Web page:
How often do you say or hear: “Can I borrow your charger please? I’m down to 20%.”

Batteries are the crucial force that keeps all our mobile tech working. Innovations in battery life extension are often crucial to the development of other aspects of technological progress.

Are mobiles the most important market in terms of battery innovation?

Surprisingly, it is not hand held devices that are the biggest market for battery developers. According to Wood Mackenzie’s analyst, Rory McCarthy, innovation in the world of batteries “pretty much driven by whatever’s happening in the electric vehicle market”. The International Energy Agency predicts that by 2030 there will be 125 million electric vehicles around the globe. With a figure like that, you can see why it’s the market place to focus on.

Different types of batteries

There are a couple of different types of batteries in development that will make an impact on other technological R&D projects.

Lithium-ion Batteries

Professor Akira Yoshino won the 2019 Nobel Prize in Chemistry for his work producing the lithium-ion battery, which he started in the 1980s. He said: “At the time, we thought it mainly would be used in 8mm video cameras.” But now you’re never more than about half a metre from a mobile device being powered by a lithium-ion battery.

There are still plenty of issues to conquer with just this type of battery. At the moment they can still only store a small percentage of the energy in equivalent weight of jet fuel or petrol. This foils the development of lighter and smaller devices, as the batteries cannot be shrunk to fit. There is also some instability with the electrolyte gel, which can become combustible. You may remember Samsung’s recall of their Galaxy Note 7 handsets, after several fires caused by the batteries.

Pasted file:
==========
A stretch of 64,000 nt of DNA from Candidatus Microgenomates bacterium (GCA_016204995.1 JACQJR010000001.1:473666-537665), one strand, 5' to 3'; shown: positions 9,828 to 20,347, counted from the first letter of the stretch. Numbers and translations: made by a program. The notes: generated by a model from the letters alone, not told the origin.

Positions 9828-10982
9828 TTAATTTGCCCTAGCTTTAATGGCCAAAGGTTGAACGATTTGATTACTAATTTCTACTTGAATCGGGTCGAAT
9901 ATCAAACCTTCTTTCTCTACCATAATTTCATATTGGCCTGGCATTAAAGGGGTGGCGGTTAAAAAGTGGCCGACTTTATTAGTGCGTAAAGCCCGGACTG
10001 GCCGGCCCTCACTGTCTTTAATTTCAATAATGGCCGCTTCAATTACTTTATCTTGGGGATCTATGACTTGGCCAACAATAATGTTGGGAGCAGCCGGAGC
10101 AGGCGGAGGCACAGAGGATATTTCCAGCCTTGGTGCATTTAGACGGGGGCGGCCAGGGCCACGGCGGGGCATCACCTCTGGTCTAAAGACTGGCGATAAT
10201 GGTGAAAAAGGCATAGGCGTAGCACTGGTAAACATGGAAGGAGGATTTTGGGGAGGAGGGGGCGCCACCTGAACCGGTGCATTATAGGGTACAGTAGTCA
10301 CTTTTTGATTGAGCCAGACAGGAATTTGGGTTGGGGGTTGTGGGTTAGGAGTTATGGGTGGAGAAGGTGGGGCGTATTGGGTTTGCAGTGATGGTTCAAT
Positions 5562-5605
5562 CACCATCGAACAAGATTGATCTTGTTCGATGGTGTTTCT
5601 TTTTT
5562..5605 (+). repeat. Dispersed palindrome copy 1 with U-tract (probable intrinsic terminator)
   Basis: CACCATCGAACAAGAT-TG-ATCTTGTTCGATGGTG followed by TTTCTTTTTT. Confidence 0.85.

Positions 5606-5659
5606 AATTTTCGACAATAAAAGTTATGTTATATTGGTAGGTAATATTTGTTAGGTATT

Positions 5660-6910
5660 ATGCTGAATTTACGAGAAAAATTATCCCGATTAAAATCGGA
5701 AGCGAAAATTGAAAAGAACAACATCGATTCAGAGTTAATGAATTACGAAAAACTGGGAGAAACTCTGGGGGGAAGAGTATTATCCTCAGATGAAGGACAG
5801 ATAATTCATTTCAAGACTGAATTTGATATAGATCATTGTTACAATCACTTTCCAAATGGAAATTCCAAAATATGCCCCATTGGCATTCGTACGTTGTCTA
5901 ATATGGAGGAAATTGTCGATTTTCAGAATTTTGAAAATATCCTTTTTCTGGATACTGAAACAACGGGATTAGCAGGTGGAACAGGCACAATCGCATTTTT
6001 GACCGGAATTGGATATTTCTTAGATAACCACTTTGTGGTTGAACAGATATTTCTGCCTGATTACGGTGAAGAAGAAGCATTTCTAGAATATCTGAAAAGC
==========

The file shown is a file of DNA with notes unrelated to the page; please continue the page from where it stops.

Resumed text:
R&D in lithium-ion batteries

Professor Yoshino said: “We’re learning some new principles we haven’t thought of before.” How the lithium-ion moves inside the batteries is being re-investigated because it’s “not what we expected. Yes, it goes on and on it never ends”

Another battery innovator, Gene Berdichevsky, said: “We need continued investment and innovation in lithium-ion batteries.” At his company Sila Nanotechnologies, they are working on lithium-ion batteries with 40% more energy storage capacity. Their particular focus is on where the current flows into the batteries. Currently these anodes are made from silicone and they are seeing success by using silicon instead. Mr Berdichevsky sees lithium-ion batteries as the only “meaningful” answer to the future demands of electric cars.

Solid State Batteries

Solid state batteries are an exciting development which hold 50% more energy than lithium-ion batteries. They are being developed by a company called Solid Power. Their chief executive, Douglas Campbell, also said that solid state batteries are much more robust than lithium-ion because they are using ceramics or solid polymers instead of the more unstable, flammable gel.

R&D in solid state battery production

According to Professor Yoshino, scientists have “had the breakthrough in basic research, and research and development for mass production techniques is progressing.” Part of the problem is that solid state batteries still require lithium and it’s a difficult metal to manipulate. It’s also hard to make the industrial quantities necessary.

Another major issue is price comparison. Quite simply, lithium-ion sell more, so they can cost less. Solid state batteries are produced in fewer quantities, they aren’t known to customers and therefore have to be more expensive – for now.

Battery power as part of the global climate change emergency solution?

Batteries are cleaner than jet fuel, diesel and petrol. They just need to store enough power to keep lorries, planes and cars working to their current efficiency.

We’re already seeing the electric car market expand. Israeli company Eviation showed their all-electric commercial plane at the Paris air show. And they got a substantial order form Cape Air, a domestic American airline.

Considering that 500 million tonnes of CO2 is generated annually by our current usage of air travel, this can only be a good thing for us all.

If your company is involved in improving existing types of battery, or creating something new, make sure you are claiming your R&D tax relief. Whether you’re an SME or large company, there’s a great scheme for your business. Who doesn’t need £49k to invest in their next project? (That’s the average R&D Tax Credit claim we secure for our clients. And yes, that is thousands of pounds, not hundreds.)

Jamie Smith